I now have a more global understanding and appreciation of the subject and feel that by beginning to implement small changes, I can ultimately end up with written policies and a managed preservation environment. Well worth the tuition!
ISO Approves International Paper Standard
The ISO Central Secretariat confirmed this past July the approval of an international standard for permanent paper (ISO/DIS 9706). According to Rolf Dahlø, chairman of the ISO-committee for Physical Keeping of Documents responsible for the international permanent paper standard, ISO/DIS 9706 was approved in accordance with the ISO/TEC directives, and will be turned over to the committee for editing and preparation for print.
Columbia Receives Grant for Mass Deacidification Pilot Test
The New York State Program for the Conservation and Preservation of Library Research Materials has given Columbia University a grant of $10,877 to conduct a pilot test run of the Akzo Chemicals DEZ mass deacidification process over the next eight months. New York University and the State University of New York at Stony Brook will cooperate in the project. Each library will select approximately 130 volumes to be treated. After treatment, the pH levels in the paper will be tested and compared with pH levels before treatment, to evaluate the completeness of the process.
Volumes selected for the pilot test will be from the general collections and will consist of items needing commercial rebinding, which eliminates concern about potential damage to the covers and adhesives. The results of the pilot will be disseminated to the eleven New York State Comprehensive Research Libraries in time to plan for a potential full-scale mass deacidification project. Further information is available from janet Gertz, Assistant Librarian, Preservation, Columbia University Libraries.Adapted from Columbia University Internet announcement
The Permanence and Care of Color Photographs: Traditional and Digital Color Prints, Color Negatives, Slides, and Motion Pictures by Henry Wilhelm with contributing author Carol Brower covers the often controversial subject of preserving fading color photographic heritage. The book tells which color films and papers produced by major corporations are the best and worst in their class and presents detailed test results based on years of evaluating these products. Wilhelm supplies appropriate recommendations for the best ways of handling, mounting, framing, displaying, and storing color photographs and gives the predicted display lives (in years) of color print materials. The book addresses two opposing myths of color photography–that all color photographs are so impermanent that there is no way to save them, and that color materials today are so stable that their permanence need not be a concern. All major color processes marketed during the last 15 years are covered, along with current photographic materials and some of the newest digital color print systems. Available form Preservation Publishing Company, 719 State Street, P.O. Box 567, Grinnell, Iowa 50112.
The Reconfigured Eye–Visual Truth in the Post-Photographic Era, a 272-page book by William J. Mitchell, Dean of the School of Architecture and Planning at the Michigan Institute of Technology (MIT), discusses how the increasingly widespread use of videotape footage in journalism, the courtroom, and other arenas suggests that the photographic image carries more credibility than ever before. The book takes a systematic, critical look at the digital imaging revolution, describes the technology and explores its aesthetic potential, ethical and legal implications, and ability to change how one thinks. Mitchell argues that digital imaging technologies will result in the demise of traditional film-based photography, and addresses how these new technologies are calling into question the objectivity and veracity associated with photographs. Available from MIT Press, 55 Hayward Street, Cambridge, Massachusetts 02142.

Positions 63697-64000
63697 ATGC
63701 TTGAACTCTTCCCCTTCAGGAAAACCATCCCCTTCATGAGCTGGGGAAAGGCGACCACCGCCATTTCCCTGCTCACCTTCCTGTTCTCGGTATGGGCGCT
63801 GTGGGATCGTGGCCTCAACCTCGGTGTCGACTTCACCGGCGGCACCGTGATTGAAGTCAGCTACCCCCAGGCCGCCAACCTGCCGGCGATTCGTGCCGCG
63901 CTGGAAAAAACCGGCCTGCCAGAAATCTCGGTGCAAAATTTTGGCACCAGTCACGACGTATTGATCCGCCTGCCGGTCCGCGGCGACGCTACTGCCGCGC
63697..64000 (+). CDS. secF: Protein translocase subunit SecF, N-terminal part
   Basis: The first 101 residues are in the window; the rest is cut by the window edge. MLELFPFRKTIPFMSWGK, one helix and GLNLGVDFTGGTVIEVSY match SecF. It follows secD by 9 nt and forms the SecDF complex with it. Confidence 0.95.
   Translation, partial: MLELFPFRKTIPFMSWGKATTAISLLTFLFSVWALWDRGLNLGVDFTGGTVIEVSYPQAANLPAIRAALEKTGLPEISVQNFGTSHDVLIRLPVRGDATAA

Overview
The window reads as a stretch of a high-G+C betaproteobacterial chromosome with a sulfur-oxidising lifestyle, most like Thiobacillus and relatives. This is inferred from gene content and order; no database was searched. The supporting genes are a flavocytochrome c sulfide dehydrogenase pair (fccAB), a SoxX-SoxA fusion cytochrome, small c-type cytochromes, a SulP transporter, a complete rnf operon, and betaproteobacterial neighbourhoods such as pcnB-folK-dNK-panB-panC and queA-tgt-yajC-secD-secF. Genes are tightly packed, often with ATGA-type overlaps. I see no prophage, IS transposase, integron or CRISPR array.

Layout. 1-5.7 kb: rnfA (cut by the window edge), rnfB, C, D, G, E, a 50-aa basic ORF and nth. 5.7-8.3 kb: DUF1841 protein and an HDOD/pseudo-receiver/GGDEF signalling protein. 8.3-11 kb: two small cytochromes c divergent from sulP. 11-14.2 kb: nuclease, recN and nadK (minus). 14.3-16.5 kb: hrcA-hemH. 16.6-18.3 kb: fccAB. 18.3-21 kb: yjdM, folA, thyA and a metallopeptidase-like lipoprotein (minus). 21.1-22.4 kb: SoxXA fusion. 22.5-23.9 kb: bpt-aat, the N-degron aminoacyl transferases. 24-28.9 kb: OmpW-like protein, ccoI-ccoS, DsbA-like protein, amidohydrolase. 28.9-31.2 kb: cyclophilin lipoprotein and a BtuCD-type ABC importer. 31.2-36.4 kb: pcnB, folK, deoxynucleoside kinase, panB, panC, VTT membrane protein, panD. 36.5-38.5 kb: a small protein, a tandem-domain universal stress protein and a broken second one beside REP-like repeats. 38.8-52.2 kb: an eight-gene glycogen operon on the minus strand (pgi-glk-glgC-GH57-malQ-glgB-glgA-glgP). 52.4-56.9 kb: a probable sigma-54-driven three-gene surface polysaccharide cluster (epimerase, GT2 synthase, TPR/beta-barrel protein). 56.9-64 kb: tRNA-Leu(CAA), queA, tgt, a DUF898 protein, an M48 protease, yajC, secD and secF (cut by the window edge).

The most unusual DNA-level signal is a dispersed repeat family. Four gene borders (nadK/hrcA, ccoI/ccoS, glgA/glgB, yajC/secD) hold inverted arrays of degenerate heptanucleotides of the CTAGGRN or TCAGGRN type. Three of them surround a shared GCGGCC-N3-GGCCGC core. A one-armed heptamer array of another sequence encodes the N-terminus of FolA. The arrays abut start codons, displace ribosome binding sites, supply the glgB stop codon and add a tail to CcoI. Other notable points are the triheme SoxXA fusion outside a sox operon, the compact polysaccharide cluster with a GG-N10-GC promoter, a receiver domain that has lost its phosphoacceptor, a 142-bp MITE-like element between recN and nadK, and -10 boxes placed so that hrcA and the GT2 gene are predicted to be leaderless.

I will be talking to a lot of people who have the humanities close to their heart… I have a notion that we want to expand the participation of public in the humanities.Sheldon Hackney, newly confirmed chairman of the National Endowment for the Humanities, quoted in The Washington Post, August 4, 1993.
Commission on Preservation and Access
1400 16th Street, NW, Suite 740
Washington, DC 20036-2217
(202) 939-3400 Fax: (202) 939-3407
The Commission on Preservation and Access was established in 1986 to foster and support collaboration among libraries and allied organizations in order to ensure the preservation of the published and documentary record in all formats and to provide enhanced access to scholarly information.
The Newsletter reports on cooperative national and international preservation activities and is written primarily for university administrators and faculty, library and archives administrators, preservation specialists and administrators, and representatives of consortia, governmental bodies, and other groups sharing in the Commission’s goals. The Newsletter is not copyrighted; its duplication and distribution are encouraged.Patricia Battin–President
Maxine K. Sitts–Program Officer, Editor
Sonny Koerner–Managing Editor